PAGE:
Regardless of what may transpire in the official investigation of the Capitol’s upheaval, US political polarization, the breakdown of trust between the public and the ruling elites, along with their media allies, will continue unabated. Undoubtedly, the consequences will be dire.
But there is another consequential crisis that is also brewing, ‘American exceptionalism’, a rare meeting point between Democrats and Republicans, is facing its greatest challenge since its coinage sometime in the mid-17th century.
Historically, the US has defined and redefined its mission in the world based on lofty spiritual, moral and political maxims, starting with ‘Manifest Destiny’, to fighting communism, to eventually serving as the defender of human rights and democracy around the world, using violence whenever necessary. In truth, ‘protecting human rights’ or ‘restoring democracy’ were mere pretenses often used to provide a moral cover that allows the US to reorder the world for the sake of expanding its market and ensuring its economic dominance.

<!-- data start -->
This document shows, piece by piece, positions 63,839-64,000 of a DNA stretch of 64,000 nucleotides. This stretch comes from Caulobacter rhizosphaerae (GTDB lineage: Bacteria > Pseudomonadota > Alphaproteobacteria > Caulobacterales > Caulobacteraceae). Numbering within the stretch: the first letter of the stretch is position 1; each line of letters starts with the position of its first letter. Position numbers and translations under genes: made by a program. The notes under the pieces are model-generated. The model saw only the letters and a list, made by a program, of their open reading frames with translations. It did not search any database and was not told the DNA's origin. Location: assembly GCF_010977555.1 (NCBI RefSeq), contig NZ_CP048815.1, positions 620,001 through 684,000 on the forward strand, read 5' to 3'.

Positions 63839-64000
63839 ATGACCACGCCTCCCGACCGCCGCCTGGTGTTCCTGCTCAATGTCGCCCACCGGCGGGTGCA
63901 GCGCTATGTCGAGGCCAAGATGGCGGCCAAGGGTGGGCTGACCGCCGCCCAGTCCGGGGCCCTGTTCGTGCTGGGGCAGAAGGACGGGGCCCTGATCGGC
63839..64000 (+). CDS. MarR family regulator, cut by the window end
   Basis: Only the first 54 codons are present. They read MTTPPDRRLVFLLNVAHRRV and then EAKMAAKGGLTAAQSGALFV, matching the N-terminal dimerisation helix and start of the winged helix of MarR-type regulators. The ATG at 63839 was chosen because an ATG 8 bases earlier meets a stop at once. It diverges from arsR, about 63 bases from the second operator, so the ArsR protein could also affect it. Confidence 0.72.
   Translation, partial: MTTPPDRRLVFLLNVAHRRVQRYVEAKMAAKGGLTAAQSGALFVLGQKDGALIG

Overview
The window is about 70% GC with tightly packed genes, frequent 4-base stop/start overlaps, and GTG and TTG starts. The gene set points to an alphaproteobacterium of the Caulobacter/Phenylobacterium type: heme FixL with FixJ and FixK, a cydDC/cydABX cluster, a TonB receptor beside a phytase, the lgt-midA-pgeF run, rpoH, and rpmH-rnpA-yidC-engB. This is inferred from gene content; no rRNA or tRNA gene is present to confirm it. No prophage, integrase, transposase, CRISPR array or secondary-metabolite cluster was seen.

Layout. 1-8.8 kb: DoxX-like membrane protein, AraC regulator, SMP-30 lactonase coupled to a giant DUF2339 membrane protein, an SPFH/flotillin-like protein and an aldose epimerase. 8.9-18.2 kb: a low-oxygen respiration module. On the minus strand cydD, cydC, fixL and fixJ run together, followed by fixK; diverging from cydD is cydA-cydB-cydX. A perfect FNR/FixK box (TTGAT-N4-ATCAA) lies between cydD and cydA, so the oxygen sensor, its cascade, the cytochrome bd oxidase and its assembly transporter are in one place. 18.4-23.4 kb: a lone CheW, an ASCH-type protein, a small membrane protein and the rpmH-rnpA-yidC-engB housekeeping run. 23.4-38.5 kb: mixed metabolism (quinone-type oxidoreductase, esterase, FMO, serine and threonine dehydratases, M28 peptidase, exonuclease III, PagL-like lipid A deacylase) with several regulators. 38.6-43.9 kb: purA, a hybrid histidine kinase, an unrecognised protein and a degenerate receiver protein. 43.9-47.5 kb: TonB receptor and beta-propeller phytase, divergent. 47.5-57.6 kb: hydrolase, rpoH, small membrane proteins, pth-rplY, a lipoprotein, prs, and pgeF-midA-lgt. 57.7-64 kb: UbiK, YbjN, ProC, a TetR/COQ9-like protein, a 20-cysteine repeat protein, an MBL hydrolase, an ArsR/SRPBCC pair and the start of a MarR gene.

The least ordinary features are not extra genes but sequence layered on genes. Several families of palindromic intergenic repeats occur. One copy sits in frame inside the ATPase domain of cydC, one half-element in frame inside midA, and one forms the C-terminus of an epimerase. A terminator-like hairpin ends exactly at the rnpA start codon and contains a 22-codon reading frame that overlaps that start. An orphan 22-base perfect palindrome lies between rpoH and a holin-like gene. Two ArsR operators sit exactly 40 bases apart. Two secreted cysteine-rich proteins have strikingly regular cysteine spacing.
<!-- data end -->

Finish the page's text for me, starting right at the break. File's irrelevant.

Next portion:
The late American historian, Howard Zinn, explained in his essay entitled ‘The Power and the Glory’, the functional meaning of American exceptionalism as such: “... that the United States alone has the right, whether by divine sanction or moral obligation, to bring civilization, or democracy, or liberty to the rest of the world, by violence if necessary ...”
Many examples and numerous violent images can be immediately summoned when Zinn’s definition is translated into historical precedents. From the genocide of the Native Americans, to the enslaving of millions of Africans, to the never-ending interventions in South America - starting with the Monroe doctrine of 1823 - all the way to the invasion of Iraq and Afghanistan, American exceptionalism has always served the purpose of reinforcing the notion that America possesses a moral, divine right to do as it pleases for the betterment of mankind.